Edward D. Kleinbard ’73 AM (see ’73).
Edward D. Kleinbard ’73, ’73 AM, of Pasadena, Calif.; June 28, of cancer. After graduating from Yale Law School in 1976, he moved into corporate law, rising to a partnership at Cleary Gottlieb Steen & Hamilton. In 2007, he moved to the public sector as chief of staff to the Congressional Joint Committee on Taxation, then joined the faculty at University of Southern California’s Gould School of Law in 2009. He was a fellow of the Century Foundation and named Tax Person of the Year in 2016 by Tax Analysts. He was regularly quoted on tax and fiscal policy issues by major newspapers, including the New York Times, the Los Angeles Times, Bloomberg News, the Washington Post, and the Wall Street Journal. His academic work focused on government taxation and fiscal policy. Along with numerous journal articles and opinion pieces, he published We
Are Better Than This: How Government Should Spend Our Money in 2015 and his forthcoming book, What’s Luck Got To Do With It, is scheduled for publication in early 2021. He is survived by his wife, Norma; his mother; a son and daughter-in-law; a granddaughter; a sister and brother-in-law Kris Heinzelman ’73, ’73 AM; and a brother and sister-in-law.
Gerald A. Greenberger ’72 AM, ’73 PhD, of Short Hills, N.J.; Apr. 3, from COVID-19. He taught French history at The College of William & Mary for several years before earning his JD from Yale Law School. He then had a 36-year career practicing law. He is survived by his wife, Debby; a daughter; a son; two brothers; two sisters-in-law; a brother-in-law; two nieces; and a nephew.
James T. Fahey ’73 PhD, of Troy, N.Y.; Nov. 23. He taught philosophy at Rensselaer Polytechnic Institute, the University of Albany, Siena College, and Sage College. He enjoyed volleyball, softball, soccer, kayaking, bicycling, hiking, camping, and Irish music. He is survived by his wife, Kathy; a sister; a brother; and several nieces and nephews.
Joan Martin Roth ’73 AM, of Wakefield, R.I.; May 18, after battling kidney disease for more than 15 years. She taught at UCLA and became an on-air commentator for a local Los Angeles television news station. She later taught at several universities, including Tufts, before starting several successful companies, one being an educational toy company. She founded College Start Online to help students get into college. She also wrote four books, including Why Cities Go Broke, which was nominated for a Pulitzer Prize. She lived in England for a period of time and traveled the world. She is survived by her husband, Jonathan; a daughter; a sister; a brother; a niece; and two nephews.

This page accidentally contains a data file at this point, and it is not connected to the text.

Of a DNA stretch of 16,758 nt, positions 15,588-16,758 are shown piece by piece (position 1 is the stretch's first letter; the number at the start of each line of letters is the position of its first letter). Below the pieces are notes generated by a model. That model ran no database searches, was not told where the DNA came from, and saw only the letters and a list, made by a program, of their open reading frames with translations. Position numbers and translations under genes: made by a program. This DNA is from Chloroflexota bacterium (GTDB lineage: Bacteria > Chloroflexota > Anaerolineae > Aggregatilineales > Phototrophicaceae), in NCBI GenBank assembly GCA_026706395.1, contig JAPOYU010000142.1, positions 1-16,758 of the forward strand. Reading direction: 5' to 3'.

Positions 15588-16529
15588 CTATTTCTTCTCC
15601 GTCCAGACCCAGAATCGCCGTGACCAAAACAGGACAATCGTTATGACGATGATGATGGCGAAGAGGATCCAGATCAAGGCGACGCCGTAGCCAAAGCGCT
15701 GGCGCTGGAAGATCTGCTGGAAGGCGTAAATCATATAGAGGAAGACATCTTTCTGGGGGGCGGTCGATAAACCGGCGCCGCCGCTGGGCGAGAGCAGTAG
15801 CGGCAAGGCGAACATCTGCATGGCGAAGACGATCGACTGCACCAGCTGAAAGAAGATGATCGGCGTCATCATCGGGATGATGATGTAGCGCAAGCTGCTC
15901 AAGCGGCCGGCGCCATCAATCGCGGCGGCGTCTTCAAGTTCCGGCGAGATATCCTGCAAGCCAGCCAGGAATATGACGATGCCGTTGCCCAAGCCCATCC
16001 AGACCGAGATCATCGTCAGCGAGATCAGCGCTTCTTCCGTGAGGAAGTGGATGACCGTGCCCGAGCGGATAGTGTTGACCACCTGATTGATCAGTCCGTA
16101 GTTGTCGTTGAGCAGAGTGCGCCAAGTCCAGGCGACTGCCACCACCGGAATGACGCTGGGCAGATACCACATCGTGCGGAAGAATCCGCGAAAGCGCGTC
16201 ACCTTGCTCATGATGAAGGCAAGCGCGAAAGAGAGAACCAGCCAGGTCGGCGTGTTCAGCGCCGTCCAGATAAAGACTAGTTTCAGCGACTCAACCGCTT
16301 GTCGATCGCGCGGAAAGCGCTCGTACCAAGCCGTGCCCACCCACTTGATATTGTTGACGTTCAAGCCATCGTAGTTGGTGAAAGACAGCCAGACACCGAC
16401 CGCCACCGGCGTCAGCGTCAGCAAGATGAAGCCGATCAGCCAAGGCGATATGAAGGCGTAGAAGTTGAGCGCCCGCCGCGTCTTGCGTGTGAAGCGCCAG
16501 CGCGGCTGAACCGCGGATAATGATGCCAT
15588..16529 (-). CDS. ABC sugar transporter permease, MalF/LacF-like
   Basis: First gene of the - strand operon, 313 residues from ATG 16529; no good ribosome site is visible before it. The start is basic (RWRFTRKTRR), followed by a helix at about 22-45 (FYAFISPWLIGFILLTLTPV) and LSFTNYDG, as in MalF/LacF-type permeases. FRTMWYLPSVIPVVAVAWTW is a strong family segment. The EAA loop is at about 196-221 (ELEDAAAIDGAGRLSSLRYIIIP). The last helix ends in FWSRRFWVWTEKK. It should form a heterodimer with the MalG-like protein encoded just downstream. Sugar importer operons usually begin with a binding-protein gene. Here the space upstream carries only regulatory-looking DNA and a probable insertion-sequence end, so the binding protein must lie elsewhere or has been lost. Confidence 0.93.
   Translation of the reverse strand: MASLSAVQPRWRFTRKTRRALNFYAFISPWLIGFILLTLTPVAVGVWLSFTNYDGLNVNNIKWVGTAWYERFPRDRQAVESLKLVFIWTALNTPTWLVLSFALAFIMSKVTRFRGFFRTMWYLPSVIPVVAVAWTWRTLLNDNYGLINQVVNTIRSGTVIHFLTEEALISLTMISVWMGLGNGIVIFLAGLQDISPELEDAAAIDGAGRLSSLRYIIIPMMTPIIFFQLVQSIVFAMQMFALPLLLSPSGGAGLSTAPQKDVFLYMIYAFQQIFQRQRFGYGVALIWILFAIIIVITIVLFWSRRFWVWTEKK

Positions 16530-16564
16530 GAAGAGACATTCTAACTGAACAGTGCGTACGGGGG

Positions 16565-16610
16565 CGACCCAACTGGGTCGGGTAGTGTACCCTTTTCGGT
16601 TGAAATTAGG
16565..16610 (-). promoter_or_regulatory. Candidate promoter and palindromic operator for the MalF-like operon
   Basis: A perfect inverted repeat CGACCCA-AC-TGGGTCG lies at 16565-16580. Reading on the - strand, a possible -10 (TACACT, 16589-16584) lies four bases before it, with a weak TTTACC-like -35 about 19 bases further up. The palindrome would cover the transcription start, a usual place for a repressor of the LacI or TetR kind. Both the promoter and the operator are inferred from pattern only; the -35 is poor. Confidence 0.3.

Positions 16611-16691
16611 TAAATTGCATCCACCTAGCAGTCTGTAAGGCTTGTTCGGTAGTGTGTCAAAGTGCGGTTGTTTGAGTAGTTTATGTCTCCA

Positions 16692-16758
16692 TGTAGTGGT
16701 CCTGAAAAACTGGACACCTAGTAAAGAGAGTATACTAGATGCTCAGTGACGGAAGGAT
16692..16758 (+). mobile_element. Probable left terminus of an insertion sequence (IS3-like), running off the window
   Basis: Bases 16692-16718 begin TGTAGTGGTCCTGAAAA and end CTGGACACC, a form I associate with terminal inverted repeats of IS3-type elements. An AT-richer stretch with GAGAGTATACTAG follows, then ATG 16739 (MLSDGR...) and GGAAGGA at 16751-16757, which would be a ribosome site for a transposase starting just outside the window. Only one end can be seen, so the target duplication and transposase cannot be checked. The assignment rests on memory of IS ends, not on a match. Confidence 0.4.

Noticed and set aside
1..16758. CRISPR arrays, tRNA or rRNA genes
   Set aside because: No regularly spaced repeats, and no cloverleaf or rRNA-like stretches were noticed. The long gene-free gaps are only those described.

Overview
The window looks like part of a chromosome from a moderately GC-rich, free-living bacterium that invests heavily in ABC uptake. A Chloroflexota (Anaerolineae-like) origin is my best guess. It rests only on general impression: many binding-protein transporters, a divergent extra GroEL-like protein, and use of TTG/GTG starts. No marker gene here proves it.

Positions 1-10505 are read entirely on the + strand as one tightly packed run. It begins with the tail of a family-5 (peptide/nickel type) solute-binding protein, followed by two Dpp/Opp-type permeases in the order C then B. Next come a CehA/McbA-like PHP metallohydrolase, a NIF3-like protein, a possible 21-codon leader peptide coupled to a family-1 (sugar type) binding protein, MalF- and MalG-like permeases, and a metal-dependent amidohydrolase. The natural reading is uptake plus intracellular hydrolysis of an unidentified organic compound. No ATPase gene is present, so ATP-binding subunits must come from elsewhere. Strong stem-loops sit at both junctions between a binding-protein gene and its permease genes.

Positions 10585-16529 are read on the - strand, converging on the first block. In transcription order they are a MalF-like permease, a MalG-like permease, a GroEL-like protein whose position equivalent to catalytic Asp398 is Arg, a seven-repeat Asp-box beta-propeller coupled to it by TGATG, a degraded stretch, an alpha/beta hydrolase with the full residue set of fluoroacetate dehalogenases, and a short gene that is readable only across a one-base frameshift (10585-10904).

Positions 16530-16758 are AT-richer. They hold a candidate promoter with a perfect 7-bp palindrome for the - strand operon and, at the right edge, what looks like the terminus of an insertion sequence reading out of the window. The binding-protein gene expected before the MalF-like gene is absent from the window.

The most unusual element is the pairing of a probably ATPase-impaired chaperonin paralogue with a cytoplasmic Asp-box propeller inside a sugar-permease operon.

Gerald M. Miller ’73 AM, of Oxford, Ohio; Feb. 16, of cancer. He was a professor of economics at Miami University in Oxford, recognized by his peers and students as a best teacher, and honored as the recipient of the 1996 A.K. Morris Award. During summer breaks from teaching, he returned to New York and worked in various positions, including counselor and co-director at Camp DeBaun. In 1974 he was initiated into Sigma Alpha Mu fraternity as a faculty advisor for the Miami chapter. He served the fraternity in several different capacities on a local and national level for more than 44 years. He served as chapter advisor as well as director of the chapter’s house corporation and also served as National Scholarship Chairman, chairman of the SAM Foundation Scholarship Committee, and director of the SAM Foundation. After retiring from Miami University, he remained on several advisory committees, including the Cliff Alexander Office of Greek Life, and received a Proclamation of Outstanding Faculty/Staff on Oct. 6, 2018. He is survived by his husband, James Pater; a brother; and several nieces and nephews.
Marlene C. Browne ’73 AM, ’76 PhD, of Mitchellville, Md.; Dec. 1. She was an English teacher at the U.S. Naval Academy in Annapolis and retired in 2009 as director of the Writing Center. She was an accomplished violinist and played in various local concert symphonies. She is survived by a brother, a sister-in- law, and several nieces and nephews.